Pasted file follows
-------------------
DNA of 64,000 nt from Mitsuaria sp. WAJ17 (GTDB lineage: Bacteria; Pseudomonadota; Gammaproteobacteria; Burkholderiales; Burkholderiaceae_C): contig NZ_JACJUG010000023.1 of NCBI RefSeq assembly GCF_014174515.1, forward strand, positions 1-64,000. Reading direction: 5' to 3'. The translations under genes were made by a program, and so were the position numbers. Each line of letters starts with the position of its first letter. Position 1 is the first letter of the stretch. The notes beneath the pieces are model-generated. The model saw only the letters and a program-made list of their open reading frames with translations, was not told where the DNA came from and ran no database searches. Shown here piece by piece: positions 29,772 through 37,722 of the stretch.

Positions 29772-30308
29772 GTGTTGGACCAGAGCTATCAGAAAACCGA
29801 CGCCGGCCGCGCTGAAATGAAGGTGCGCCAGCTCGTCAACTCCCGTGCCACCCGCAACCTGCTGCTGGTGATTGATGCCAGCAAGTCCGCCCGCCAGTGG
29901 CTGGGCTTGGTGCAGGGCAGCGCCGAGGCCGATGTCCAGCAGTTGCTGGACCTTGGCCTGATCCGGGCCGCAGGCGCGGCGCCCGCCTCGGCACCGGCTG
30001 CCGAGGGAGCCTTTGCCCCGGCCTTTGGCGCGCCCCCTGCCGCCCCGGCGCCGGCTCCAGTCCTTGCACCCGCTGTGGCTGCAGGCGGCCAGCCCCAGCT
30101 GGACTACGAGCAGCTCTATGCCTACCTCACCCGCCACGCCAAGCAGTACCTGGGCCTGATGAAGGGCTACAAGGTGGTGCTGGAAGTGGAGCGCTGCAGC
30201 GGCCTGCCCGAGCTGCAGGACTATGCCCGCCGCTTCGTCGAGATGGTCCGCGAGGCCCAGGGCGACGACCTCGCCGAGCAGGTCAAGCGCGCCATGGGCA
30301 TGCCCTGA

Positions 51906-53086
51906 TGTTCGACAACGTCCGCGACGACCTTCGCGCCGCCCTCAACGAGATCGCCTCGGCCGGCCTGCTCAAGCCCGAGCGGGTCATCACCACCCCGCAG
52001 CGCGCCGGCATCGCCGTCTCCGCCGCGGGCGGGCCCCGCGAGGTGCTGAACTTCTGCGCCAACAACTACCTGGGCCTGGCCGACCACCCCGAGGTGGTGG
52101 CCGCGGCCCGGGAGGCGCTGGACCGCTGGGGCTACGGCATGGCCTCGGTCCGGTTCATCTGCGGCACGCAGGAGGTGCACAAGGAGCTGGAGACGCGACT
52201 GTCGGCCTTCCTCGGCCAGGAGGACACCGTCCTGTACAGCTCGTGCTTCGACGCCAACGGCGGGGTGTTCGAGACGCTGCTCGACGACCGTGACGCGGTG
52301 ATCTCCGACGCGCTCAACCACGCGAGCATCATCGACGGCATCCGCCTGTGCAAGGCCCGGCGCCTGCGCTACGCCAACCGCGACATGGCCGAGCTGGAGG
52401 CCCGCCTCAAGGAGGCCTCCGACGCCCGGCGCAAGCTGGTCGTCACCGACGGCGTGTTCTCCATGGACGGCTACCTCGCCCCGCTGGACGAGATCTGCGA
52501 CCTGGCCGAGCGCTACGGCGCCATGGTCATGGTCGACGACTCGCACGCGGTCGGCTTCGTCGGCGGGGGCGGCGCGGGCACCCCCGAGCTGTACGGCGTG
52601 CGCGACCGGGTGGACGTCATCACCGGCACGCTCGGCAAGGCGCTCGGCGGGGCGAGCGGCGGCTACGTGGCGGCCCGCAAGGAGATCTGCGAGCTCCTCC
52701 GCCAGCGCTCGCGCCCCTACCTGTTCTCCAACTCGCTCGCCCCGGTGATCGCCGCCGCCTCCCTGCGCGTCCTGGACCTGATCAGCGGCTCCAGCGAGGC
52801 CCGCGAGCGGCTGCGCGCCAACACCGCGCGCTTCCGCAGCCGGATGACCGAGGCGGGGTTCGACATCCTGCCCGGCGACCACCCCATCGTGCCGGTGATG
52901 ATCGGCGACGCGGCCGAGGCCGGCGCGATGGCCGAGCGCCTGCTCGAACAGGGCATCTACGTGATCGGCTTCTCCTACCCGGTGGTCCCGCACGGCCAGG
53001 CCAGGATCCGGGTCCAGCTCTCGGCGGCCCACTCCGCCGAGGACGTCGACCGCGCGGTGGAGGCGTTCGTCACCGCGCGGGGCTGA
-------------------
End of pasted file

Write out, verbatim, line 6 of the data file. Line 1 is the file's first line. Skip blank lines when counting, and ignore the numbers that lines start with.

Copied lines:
30001 CCGAGGGAGCCTTTGCCCCGGCCTTTGGCGCGCCCCCTGCCGCCCCGGCGCCGGCTCCAGTCCTTGCACCCGCTGTGGCTGCAGGCGGCCAGCCCCAGCT